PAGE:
Take a look inside one of America's most mysterious and abandoned hotels

Matt HurstA sign on the roof of the Divine Lorraine Hotel.

There’s a 126-year-old hotel near downtown Philadelphia that has stood abandoned for the past 19 years.

Its past is somewhat twisted, with a history of being a home base for cult leaders, and its interiors are filled with rubble and peeling paint.

The Divine Lorraine Hotel and its Victorian-style architecture have become a staple in the Philly skyline, as well as a place for urban explorers to venture into — if they dare.

Photographer Matt Hurst, who is well-versed in shooting abandoned spaces, documented the interior of the hotel for the first time in 2007, and then again in 2010, to see what was left of the historic landmark.

The project stemmed from his drive to “preserve a visual record of interesting places prior to their demolition or renovation,” he told Business Insider.

The hotel is currently being renovated and will eventually become a new apartment complex.

Hurst shared some of his most recent photos of the hotel with Business Insider, which we’ve combined with photos of its past.

Architect Willis Hale was known for his unique Victorian designs and sturdy engineering. He worked on the Divine over the span of two years, from 1892 to 1894. His use of terra cotta tile in the floors prevented moulding and rotting, which is one of the reasons the building is still intact today.

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Originally built as a housing complex, the Lorraine Apartments were intended for Philly's upper-class residents. This is what it looked like inside when it later became a hotel.

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Locals are intrigued by the hotel -- the more than 3,000 hashtagged Instagram posts are proof -- but many are unaware of its full history.

Matt Hurst

Hurst is one of those people. 'I actually knew very little about its history prior to photographing it,' he told Business Insider. 'Like most people, I'd always been intrigued by its architecture and the giant eponymous signs on its roof.'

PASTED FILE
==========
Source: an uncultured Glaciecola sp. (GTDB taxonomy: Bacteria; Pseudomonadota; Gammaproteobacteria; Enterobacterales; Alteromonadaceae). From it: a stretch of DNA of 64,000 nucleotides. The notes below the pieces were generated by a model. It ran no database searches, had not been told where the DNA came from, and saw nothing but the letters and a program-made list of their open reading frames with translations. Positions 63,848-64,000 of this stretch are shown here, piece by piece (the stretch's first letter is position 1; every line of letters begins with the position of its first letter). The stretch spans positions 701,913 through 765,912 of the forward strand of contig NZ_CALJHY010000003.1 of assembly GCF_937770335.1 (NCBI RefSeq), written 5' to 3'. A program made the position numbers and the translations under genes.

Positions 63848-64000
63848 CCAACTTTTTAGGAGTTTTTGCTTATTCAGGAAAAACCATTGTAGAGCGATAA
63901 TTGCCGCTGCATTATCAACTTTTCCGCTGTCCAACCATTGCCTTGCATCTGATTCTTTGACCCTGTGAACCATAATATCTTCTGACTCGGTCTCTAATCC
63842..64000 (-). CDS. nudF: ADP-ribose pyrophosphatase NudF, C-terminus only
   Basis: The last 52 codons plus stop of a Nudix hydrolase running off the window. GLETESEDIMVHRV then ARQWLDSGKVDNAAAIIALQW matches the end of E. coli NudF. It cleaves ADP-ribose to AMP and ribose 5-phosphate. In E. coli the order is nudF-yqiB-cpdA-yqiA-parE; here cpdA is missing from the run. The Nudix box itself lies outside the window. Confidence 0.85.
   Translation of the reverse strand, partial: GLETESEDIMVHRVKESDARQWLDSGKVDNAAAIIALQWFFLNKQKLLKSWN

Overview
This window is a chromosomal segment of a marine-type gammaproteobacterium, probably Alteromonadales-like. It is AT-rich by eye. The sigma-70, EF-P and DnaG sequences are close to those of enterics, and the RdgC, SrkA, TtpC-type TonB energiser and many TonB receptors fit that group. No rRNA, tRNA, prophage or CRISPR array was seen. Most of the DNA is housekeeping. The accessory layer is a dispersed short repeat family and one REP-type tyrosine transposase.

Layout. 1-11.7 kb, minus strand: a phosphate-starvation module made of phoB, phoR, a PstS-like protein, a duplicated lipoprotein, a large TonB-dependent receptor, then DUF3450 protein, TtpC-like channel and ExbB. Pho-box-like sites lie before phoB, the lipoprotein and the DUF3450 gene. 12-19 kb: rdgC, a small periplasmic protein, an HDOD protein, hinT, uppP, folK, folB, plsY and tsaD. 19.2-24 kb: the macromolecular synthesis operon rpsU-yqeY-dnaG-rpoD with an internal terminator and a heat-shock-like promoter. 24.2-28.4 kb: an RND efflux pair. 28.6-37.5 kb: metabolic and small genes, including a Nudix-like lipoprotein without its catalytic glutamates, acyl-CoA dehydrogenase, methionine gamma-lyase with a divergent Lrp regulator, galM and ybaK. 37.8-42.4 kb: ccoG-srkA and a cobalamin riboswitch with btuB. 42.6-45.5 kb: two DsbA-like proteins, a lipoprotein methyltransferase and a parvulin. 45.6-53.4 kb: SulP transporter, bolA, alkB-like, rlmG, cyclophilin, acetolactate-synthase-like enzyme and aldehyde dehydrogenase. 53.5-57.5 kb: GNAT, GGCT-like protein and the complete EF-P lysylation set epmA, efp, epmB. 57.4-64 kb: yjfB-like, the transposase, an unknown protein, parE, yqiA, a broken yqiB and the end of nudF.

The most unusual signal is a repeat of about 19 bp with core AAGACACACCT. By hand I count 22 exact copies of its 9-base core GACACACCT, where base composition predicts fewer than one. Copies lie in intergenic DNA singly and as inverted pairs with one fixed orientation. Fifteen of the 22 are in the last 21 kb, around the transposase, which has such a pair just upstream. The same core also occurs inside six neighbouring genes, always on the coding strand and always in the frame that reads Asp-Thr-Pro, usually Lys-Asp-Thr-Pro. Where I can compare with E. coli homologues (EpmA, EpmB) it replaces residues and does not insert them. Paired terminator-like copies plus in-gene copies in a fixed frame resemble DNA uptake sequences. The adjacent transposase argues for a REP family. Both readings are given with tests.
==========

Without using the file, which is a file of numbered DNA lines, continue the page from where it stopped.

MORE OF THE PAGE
Matt Hurst

In 1948, Rev. Major Jealous Divine, the leader of the International Peace Mission Movement, purchased the property to provide affordable housing, meals, and a place of worship for his faithful, rule-abiding followers.

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In the eyes of his followers, Father Divine was basically God himself. He fought for racial harmony under the belief that there was only one race: the human race.

Matt Hurst

By purchasing the hotel and opening it to all of his followers, Divine made history in Philadelphia, where the hotel industry held a policy of universal segregation.

Matt Hurst

The rules were strict under Divine's watch, and 'evangelical' attire had to be worn at all times. Although they believed in 'one race,' his teachings did promote gender segregation.

Matt Hurst

Father Divine's success later won the attention of Peoples Temple founder Jim Jones, who notoriously led more than 900 of his members to a mass suicide in Jonestown, Guyana, in November 1978.

Matt Hurst

In 1959 Jones approached Divine, expressing his interest in taking over the International Peace Mission Movement whenever Divine himself might pass away.

Matt Hurst

Divine declined, and when he died in 1965, his wife, Mother Divine, took over the International Peace Mission Movement.

Matt Hurst

That didn't stop Jones from showing up again in 1971, trying to convince the Movement's followers that he was Divine reincarnated.

Matt Hurst

The building was closed and sold by the Movement between 1999 and 2000 -- leaving a playground for urban explorers who have mostly ventured to graffiti inside, or to photograph it, like Hurst did.

Matt Hurst

During his first visit in 2007, he found that many rooms 'still contained beds and other assorted furniture, decorations, and bibles. Many of the objects had been relocated to the former dining hall on the ground floor, where they were being organised into categories for sale by the salvage company,' he said.

Matt Hurst

The decrepit hotel is currently being transformed back into apartment spaces, with room for retail on the lobby floors.

Matt Hurst

With a 21st-century twist on this 1900s building, the 'landmark which locals look at with a mixture of curiosity and affection,' as Hurst describes it -- might lose its mysterious appeal.

Matt Hurst

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